My obstacles have become path shapers and I am stronger because of them.

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Be the spark and let them be the fire.

A leader’s motto.

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Counterbalancing

In my gym work, I am usually good about laughing and having fun while pushing myself to my limits. However, today at the gym, I found myself frustrated. It started with my warmup. I was working on a simple lift and just couldn’t get my form right. One of the coaches at the gym gave me some great pointers but I struggled to find my groove. Then on another lift, I found myself missing some simple form pieces in spite of the solid coaching I got. And mentally, things just kind of spun out and I got away from who I am and the usual feeling of fun the gym brings to me. 

I processed this to find out what was so unusual. I’ve had similar moments from time to time and there’s something there. Icame  to the conclusion that my counterbalancing was off. 

Balancing involves having similar pull and push forces on an object, which keep it neutral in its net movement. Counterbalancing refers to negating the push or pull on an object. In my case, my internal dialogue and my surroundings were out of balance. My inner dialogue is usually tough on myself while remaining focused on enjoying my activity. I make an effort to be in an external environment that is usually supportive and positive. 

Today my inner dialogue was tougher than usual. “Why can’t you do this?!” kept coming up and my environment was (rightfully) pointing out shortcomings that needed to be corrected. Way more push than pull and I just felt like crying out of frustration. 

As leaders, we are used to pushing ourselves to grow but balance is essential. Healthy dialogues, affirming environments, and personal care cannot be understated in achieving additional success and growth while not compromising one’s character and health.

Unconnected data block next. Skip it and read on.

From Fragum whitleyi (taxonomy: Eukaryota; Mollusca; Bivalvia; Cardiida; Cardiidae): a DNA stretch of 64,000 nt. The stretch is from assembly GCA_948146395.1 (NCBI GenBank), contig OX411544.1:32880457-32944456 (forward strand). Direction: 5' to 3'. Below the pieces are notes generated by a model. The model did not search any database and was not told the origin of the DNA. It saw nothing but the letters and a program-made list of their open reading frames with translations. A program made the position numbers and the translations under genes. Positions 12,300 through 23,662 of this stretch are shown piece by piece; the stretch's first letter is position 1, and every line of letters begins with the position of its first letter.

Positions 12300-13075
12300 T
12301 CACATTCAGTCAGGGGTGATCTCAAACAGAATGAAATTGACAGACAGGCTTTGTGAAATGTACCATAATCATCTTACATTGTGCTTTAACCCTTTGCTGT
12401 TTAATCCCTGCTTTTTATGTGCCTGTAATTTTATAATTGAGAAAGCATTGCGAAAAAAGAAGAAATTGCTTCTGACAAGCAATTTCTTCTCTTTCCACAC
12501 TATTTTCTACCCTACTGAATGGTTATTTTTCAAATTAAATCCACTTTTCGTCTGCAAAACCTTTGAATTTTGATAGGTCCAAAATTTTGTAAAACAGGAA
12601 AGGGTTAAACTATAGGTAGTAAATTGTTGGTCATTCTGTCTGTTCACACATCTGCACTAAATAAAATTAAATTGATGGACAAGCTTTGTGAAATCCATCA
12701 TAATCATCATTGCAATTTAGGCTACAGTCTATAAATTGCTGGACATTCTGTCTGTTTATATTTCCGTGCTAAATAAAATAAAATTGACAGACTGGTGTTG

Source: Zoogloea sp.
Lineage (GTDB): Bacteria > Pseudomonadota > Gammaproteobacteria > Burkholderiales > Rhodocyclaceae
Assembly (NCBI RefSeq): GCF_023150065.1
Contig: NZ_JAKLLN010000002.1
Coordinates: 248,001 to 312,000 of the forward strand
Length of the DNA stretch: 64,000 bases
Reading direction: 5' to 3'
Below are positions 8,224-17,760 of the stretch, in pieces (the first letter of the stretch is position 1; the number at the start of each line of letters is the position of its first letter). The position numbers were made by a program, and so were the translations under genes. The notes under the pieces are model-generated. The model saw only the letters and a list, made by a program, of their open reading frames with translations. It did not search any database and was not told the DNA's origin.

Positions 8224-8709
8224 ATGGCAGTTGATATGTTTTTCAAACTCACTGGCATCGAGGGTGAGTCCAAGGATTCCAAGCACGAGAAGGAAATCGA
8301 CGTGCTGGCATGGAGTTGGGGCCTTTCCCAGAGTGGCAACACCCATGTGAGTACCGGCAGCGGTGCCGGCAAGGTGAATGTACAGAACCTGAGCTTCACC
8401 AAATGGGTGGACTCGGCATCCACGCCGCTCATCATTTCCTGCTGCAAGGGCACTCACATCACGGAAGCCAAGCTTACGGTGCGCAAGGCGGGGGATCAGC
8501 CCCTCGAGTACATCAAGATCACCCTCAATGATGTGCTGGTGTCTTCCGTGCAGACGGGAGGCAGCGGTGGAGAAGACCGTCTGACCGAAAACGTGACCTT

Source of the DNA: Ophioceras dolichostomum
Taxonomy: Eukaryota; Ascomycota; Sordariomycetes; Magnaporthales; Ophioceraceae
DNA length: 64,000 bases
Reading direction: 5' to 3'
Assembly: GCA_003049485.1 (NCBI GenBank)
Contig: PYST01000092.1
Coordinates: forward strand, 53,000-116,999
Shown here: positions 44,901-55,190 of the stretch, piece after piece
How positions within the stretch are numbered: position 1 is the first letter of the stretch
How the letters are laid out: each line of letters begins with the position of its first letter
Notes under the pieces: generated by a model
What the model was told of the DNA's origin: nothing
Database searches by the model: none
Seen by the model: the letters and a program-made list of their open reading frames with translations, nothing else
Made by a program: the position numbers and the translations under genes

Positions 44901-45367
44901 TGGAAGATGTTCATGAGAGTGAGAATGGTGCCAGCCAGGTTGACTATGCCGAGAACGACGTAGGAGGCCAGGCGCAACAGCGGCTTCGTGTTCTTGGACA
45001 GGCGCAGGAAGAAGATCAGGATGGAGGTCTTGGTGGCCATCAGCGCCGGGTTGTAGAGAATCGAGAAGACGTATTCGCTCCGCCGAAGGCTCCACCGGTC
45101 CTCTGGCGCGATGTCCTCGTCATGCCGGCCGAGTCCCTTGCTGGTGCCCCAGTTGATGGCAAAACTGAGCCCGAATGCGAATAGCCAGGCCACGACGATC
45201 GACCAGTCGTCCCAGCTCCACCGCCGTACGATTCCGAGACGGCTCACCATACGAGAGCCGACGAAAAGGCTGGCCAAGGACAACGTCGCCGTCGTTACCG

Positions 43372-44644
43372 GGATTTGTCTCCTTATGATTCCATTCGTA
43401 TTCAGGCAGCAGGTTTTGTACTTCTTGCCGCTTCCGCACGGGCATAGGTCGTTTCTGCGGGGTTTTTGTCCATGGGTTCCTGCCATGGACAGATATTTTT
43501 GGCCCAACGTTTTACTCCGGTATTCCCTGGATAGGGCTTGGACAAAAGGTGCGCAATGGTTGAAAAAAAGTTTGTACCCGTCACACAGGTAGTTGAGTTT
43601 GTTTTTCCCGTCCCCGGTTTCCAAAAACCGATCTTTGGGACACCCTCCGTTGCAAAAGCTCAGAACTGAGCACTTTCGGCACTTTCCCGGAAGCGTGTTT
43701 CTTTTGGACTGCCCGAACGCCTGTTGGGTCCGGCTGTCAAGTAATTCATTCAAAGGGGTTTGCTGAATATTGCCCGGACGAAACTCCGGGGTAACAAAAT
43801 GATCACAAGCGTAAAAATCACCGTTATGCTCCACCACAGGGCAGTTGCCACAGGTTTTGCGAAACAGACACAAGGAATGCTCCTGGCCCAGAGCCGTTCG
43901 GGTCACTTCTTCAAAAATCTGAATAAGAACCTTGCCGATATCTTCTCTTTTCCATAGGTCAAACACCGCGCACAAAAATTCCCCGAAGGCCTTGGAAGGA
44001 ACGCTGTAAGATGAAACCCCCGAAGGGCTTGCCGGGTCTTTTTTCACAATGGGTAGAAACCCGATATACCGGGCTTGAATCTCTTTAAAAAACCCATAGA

So why did this morning stink? Maybe I didnt get enough rest. Maybe I tried to do too much. Maybe I didn’t have enough for breakfast. I don’t know. But I do know that by seeking better balance, I can counterbalance the adverse voices that want to pull me back. 

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what do you practice?

I have a friend who had a bumper sticker that reads “Practice Kindness.” More that later.

At my workout today, we did sprint work. I haven’t sprinted since I was like 20 years old. Heck, I do these silly workouts so that if a situation arose, I wouldn’t have to run 🙂 Something that stuck out today, however, was a simple statement. The leader of our class said that we were going to practice sprints so that we can get better at them. Not really a mind-blowing statement, right?

However, being me, I pushed myself through those workouts but found myself thinking philosophically about this the whole time. We’re sentient, condition-able beings and the more we do something, the more we develop that behavior as a part of our being. I began to ask myself “What do I practice each day?”

If practice makes us more able to do something, wouldn’t it make sense to practice things that matter? 

Do I practice communication?

Do I practice listening?

Do I practice leading with equity?